Reading List

Reading List ninety-nine. With a flake in it.

On Multiple Sclerosis, feeling ill, and heroics

(This is sort of a public service announcement as I get lots of visitors who come here from a search for “multiple sclerosis”.)

I’m a bit grumpy today, not just because I’m in bed with a temperature of 38.7, sweating and occasionally coughing so hard I eject alarmingly yellow blobs of what is presumably some gelatinous form of plutonium, but because I should be at the airport flying to Oslo (where my employers are headquartered) for a meet-up with my excellent team-mates and the notoriously Epicurean office Xmas party. But I’ve elected not to go.

“What’s that?”, you cry. “You – Bruce – who plays punk guitar, does kickboxing and wrestles poodles (and wins!) have turned into Shirley Temple!” you mock.

Here’s the reasoning, in the hope that if you are a merry new recruit to the world of MS (I’m a veteran of ’99), it’ll be some help to you.

When you’re newly diagnosed it’s quite normal to be in and out of your neurologists’s office so often that the staff greet you by first name and soon start darting into stock rooms or crouching behind desks as you approach. You’re new, you’re worried and every tiny twinge sets of your anxiety. Later on, particularly if your kind of MS is cyclical remitting-relapsing, you might breathe a sigh of relief and start to think ‘I won’t let this diagnosis change me!’ and potentially push yourself too far. It’s not a good idea to be an MS hero.

As you probably know if you have it, MS is a disease of the auto-immune system. In highly technical terms, think of an MS person’s immune system as being like a crowd of drunk Millwall FC fans waiting for the opposing fans to enter their stadium. When they see the opposition, they’ll beat them up. But once the opposition is defeated, they’ll very likely smash a few windows, beat up some police, their own friends, set fire to their neighbours’ cars and then turn on each other.

Getting even more scientific, there are no police or windows in your immune system, so it will attack your nerves instead, stripping their myelin sheaths which will never regenerate.

As I write this, my eyes hurt if I move them left, right, up or down. This isn’t much fun – you tend to turn your head instead of having to move your eyes which makes you look a bit like a robot in a sci-fi film. But when this happens to me it’s a warning signal. One of my first MS presentations was going effectively blind in my left eye because of Optic Neuritis, which is an inflammation of the optic nerve that makes your eyes painful and vision darkened. (Mine was dealt with by injecting anti-inflammatory goo just behind the eye, a procedure which was pretty low in chuckles.)

I also have an increase in what I call “fizzy fingers” (due to my incorrigible love of alliteration). This is when my fingertips feel numb or full of “pins and needles”. I always have this to some extent – it’s why I can’t play guitar properly any more – and, to my eternal regret, it’s my own fault. When I was eventually diagnosed (3 years after the optic neuritis) my hands were basically not obeying orders – my handwriting was a scrawl, I couldn’t do my own buttons up etc. But I heroically soldiered on before eventually being admitted to hospital and being put on 1000mg of steroids daily in the medical equivalent of tear-gassing the rioting Millwall fans and shutting your immune system down so it can’t do any more damage. But the damage already done can’t be reversed.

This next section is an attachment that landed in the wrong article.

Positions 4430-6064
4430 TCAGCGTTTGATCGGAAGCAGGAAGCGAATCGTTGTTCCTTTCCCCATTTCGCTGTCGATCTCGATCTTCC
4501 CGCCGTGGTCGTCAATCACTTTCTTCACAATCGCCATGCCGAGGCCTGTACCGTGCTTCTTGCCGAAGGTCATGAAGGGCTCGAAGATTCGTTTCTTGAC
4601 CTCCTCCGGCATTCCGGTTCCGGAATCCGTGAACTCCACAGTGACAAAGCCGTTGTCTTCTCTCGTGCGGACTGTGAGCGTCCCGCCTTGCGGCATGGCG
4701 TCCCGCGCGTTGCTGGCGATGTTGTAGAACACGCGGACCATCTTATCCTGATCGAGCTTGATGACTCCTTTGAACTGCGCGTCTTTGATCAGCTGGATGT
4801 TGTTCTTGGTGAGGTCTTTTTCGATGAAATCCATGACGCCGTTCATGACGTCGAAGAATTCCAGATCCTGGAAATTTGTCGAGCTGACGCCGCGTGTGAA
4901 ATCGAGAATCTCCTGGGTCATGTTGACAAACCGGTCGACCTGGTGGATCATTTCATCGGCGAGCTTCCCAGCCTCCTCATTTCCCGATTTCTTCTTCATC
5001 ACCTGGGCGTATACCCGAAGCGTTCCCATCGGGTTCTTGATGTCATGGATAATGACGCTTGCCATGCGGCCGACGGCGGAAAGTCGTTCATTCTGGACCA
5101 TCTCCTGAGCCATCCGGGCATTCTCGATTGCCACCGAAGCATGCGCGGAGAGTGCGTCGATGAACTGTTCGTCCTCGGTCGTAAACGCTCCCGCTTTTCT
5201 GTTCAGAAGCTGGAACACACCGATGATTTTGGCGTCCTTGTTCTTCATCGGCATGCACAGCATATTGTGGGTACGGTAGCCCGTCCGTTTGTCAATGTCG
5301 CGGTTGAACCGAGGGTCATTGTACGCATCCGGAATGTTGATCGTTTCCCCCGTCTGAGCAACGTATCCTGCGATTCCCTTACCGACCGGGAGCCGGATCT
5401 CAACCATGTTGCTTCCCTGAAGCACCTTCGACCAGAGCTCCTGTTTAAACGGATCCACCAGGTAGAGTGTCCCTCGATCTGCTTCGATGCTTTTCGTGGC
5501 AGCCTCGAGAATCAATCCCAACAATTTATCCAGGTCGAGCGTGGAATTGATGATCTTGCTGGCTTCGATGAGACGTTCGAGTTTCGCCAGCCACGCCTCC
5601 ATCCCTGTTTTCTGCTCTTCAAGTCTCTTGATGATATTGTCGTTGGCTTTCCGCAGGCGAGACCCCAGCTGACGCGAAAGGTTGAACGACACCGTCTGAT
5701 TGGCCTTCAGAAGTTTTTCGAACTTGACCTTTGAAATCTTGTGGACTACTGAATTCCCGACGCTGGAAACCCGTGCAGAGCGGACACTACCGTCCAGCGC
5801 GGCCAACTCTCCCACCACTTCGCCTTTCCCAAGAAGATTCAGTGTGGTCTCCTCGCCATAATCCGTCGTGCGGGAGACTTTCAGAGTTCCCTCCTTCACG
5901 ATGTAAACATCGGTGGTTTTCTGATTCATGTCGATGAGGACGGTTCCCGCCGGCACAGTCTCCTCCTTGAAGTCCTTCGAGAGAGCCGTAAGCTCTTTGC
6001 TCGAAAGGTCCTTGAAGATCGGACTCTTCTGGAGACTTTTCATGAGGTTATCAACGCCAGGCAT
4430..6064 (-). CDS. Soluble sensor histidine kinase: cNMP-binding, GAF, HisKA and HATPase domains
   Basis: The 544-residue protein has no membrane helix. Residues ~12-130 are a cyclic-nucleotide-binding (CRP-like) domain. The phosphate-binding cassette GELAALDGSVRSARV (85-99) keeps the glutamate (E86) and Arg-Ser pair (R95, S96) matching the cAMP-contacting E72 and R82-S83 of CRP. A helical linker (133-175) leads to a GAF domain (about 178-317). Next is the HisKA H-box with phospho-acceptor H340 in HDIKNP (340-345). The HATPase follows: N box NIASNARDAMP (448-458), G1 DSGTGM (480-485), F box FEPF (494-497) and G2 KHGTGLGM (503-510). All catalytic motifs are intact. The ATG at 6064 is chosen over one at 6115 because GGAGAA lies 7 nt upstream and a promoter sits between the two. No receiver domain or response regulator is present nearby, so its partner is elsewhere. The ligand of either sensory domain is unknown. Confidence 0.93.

So these days, when I get a little bit of a cold I soldier on. But when I start to get other more sinister signs, I give up and take to my bed. While I know that my team mates would love to sit in a room with me and my pathogens, inhaling the gift of a Christmas fever to take to their loved ones, and I understand that the ladies of Oslo have spent many weeks putting up welcoming street decorations, I’m vegging out until the auto-immune Millwall fans go back to their mums’ houses. (From 15 years’ experience, a couple of days.)

It’s not worth being heroic when the risk is irreparable damage (and I have 2 dependant kids, too). Your MS will be different; your level of heroism may be different. Good luck and take care.

Reading List

Ooh,ooh, it’s the 98th Reading List (including last week’s Device Detection vs Responsive Web Design-themed list). Will I get to 100 before 2015?


The smell of roasting dust heralds the fan heater’s first use of the autumn, like the smell of the crematorium we’re all another year closer to.

On the accessibility of web components. Again.

I enjoyed watching Dimitri Glazkov’s introduction to Web Components Easy composition and reuse with Web Components, given at the Chrome Developer Summit. It’s an excellently-constructed talk that builds on the use-cases that web components address to make a compelling argument for the technology.

At 11 min 55 seconds, after a slide reading “Make HTML useful”, Dimitri says

Custom elements is really neat. It basically says, “HTML it’s been a pleasure”.

There we are. Bye-bye HTML; you weren’t useful enough. Hello, brave new world of custom elements. Of course, this isn’t the full messaging; a 20 minute video can’t go into the nuances. But it’s what a lot of people are hearing.

Let’s straighten that out.

One of the advantages of oh-so-boring HTML was that certain elements carried default behaviours in browsers and assistive technology. Like, when you use this mark-up

<label for="form-name">What's yer name?<label>
<input id="form-name">

and you click on the label, the focus goes into the associated input. There’s no need for JavaScript, there’s no fancy stuff extra for a developer (except setting up the association with the for="" attribute), and there’s a significant usability and accessibility advantage for the end-user.

A recent HTML5 Rocks article by Addy Osmani and Alice Boxhall called Accessible Web Components begins with the words

Custom Elements present a fantastic opportunity for us to improve accessibility on the web.

Yes. Yes. Yes. (Thanks Addy and Alice!) It’s perfectly possible to make web components and custom elements accessible. Alice has an example which I’ve screenshotted in Opera (top) and Safari (bottom).


Note that in the Safari screenshot, the second column of sexy checkboxes don’t work at all – there is no checkbox. That’s because Safari doesn’t support web components. You’ll see the same in IE, or browsers without JavaScript.

Note that the first column does render in Safari, but it’s just normal checkboxes; they aren’t sexy web component-ised as they are in Opera. But – crucially – you can still interact with them, as they’re web components progressively enhancing silly old “useless” HTML. It works like this:

<input type="checkbox" is="io-checkbox">

Simple, huh? You have a silly old useless HTML element, and a new attribute that says “this is extended via web components into a special element I’m calling ‘io-checkbox'”. The web component inherits all the silly old useless behaviour like associating labels with form fields, activation with keyboard for free.

Compare with the sexy but not progressively-enhanced way that doesn’t work in older browsers (the second column):

<io-custom-checkbox tabindex="0" role="checkbox"></io-custom-checkbox>